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20 Coolest Parks in the United States - Part One

There are so many great parks in the United States. Many are popular because of their unique natural beauty. Others are known for their abundant wildlife or amenities. Others offer the opportunity to enjoy a variety of activities—from photography to enjoying a day out on the water to camping and fishing.

However, among these great parks, 20 of them of them deserve special mention–not because they are simply beautiful or have great amenities—but because they are SUPER cool. Of course, these parks are beautiful and have a variety of features. But it’s not because of these typical features that they make this list. These parks make this list because they offer something so cool, something so very special that park lovers across the world need to know about them. This is a two part series and this is part one! Tune back in next week for the final count down to number one.

20. Humbolt Redwoods State Park, California
The California Redwoods. Who hasn’t heard this extraordinary state park. However, visiting them and seeing it with your own two eyes is another matter entirely. The description “awesome” might seem insufficient as such an expression has enjoyed a casual over-use in modern media. The sense of awe created by these towering natural wonders has been compared to a religious experience. It’s this sense of awe that makes the “awesome” the appropriate description. The tips of the trees shift in the wind—nearly fifteen to twenty stories high. Others are centuries old. Visiting the California redwoods is among the most incredible experience a park lover could want.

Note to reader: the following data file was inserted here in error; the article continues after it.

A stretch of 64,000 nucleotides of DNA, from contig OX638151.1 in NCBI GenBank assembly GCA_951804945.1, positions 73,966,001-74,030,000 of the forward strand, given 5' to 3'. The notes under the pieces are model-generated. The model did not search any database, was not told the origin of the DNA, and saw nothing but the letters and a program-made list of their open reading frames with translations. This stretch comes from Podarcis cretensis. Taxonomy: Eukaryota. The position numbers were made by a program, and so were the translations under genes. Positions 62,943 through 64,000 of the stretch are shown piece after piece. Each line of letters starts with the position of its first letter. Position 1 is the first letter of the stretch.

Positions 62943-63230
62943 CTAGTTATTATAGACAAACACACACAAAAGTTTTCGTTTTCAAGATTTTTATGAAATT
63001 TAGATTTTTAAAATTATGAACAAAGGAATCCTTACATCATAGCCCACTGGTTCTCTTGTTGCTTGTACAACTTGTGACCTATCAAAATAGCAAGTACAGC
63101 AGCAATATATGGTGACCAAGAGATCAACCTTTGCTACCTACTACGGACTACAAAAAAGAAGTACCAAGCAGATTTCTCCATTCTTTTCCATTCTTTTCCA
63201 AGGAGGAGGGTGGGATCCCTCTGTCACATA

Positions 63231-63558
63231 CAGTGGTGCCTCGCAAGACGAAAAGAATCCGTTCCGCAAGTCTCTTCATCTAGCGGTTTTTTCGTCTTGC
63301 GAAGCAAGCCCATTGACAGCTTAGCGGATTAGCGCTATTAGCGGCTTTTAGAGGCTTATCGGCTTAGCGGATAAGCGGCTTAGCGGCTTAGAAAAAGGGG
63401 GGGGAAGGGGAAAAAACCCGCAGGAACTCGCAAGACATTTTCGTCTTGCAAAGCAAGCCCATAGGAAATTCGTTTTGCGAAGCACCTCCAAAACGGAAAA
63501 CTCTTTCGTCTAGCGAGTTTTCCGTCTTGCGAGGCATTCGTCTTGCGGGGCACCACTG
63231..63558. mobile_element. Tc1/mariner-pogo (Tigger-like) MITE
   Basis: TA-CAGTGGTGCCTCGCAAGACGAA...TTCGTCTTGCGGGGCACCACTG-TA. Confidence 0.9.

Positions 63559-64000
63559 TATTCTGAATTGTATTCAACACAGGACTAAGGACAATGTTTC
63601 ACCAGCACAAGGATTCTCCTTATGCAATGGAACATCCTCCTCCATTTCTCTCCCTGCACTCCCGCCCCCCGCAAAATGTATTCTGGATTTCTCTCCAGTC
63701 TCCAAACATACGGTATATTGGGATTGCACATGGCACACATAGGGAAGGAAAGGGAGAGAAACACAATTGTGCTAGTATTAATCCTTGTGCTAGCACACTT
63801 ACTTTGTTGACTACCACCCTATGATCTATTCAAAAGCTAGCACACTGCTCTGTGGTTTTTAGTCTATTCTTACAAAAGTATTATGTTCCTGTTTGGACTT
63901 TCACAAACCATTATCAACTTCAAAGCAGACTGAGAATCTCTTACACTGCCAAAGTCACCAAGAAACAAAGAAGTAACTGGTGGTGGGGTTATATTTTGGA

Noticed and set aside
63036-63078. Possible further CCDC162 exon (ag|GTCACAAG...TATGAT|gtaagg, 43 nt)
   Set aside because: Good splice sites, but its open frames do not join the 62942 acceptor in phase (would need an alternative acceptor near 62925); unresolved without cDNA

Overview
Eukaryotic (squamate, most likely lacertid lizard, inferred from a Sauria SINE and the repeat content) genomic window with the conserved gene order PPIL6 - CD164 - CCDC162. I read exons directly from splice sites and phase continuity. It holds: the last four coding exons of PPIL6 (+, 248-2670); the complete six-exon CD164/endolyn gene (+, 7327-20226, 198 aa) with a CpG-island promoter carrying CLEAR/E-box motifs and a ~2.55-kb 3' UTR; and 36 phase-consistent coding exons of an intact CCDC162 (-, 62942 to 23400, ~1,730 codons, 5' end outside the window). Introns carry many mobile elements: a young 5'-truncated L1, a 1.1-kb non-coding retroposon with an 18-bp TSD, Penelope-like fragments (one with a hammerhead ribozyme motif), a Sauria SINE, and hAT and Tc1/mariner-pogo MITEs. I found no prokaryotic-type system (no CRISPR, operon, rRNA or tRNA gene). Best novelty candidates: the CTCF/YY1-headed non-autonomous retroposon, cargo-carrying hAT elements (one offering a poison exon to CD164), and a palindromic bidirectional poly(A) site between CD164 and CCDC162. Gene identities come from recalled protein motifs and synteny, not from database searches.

19. Haleakala National Park, Maui
Hawaii is known for its volcanoes. Approaching the fiery rims or photographing them from afar is an extreme experience for any park lover. That said, Hawaii is known for its volcano sightseeing. For something really out of the ordinary, Haleakala National Park in Maui allows its visitors to swim in a volcano. Yes, swim. Of course, the volcano is dead, but the lush tropical rainforest, vegetation, and lakes that have rose within the confines of this crate offers not only the unique bragging rights of swimming in a volcano but a permeating calm that accompanies such beautiful scenery.

18. Gates of the Arctic National Park, Alaska
For history buffs, the Gates of the Arctic National Park is the opportunity to step into a world where people have been living for 13,000 years. Within this park are thousands (yes, thousands) of archeological sites. For people wanting to get away from the developed world, this park is perhaps the best way to accomplish that. The Gates, as it’s called, offers no amenities. No bathrooms. No roads. No trails. It is pristine and purposely untouched – something rare in our modern world. Organized tours allow visitors the opportunity to backpack, hike, camp in America’s northernmost park.

17. Katy Trail State Park, Missouri
For hikers, Katy Trail State Park is the longest park in the United States. It consists of a single trail that spans from Clinton, Missouri (just south of Kansas City) all the way to St. Louis. Along the way, one can enjoy overlaps with Louis and Clark’s famous journey as well as enjoy views of the Missouri river.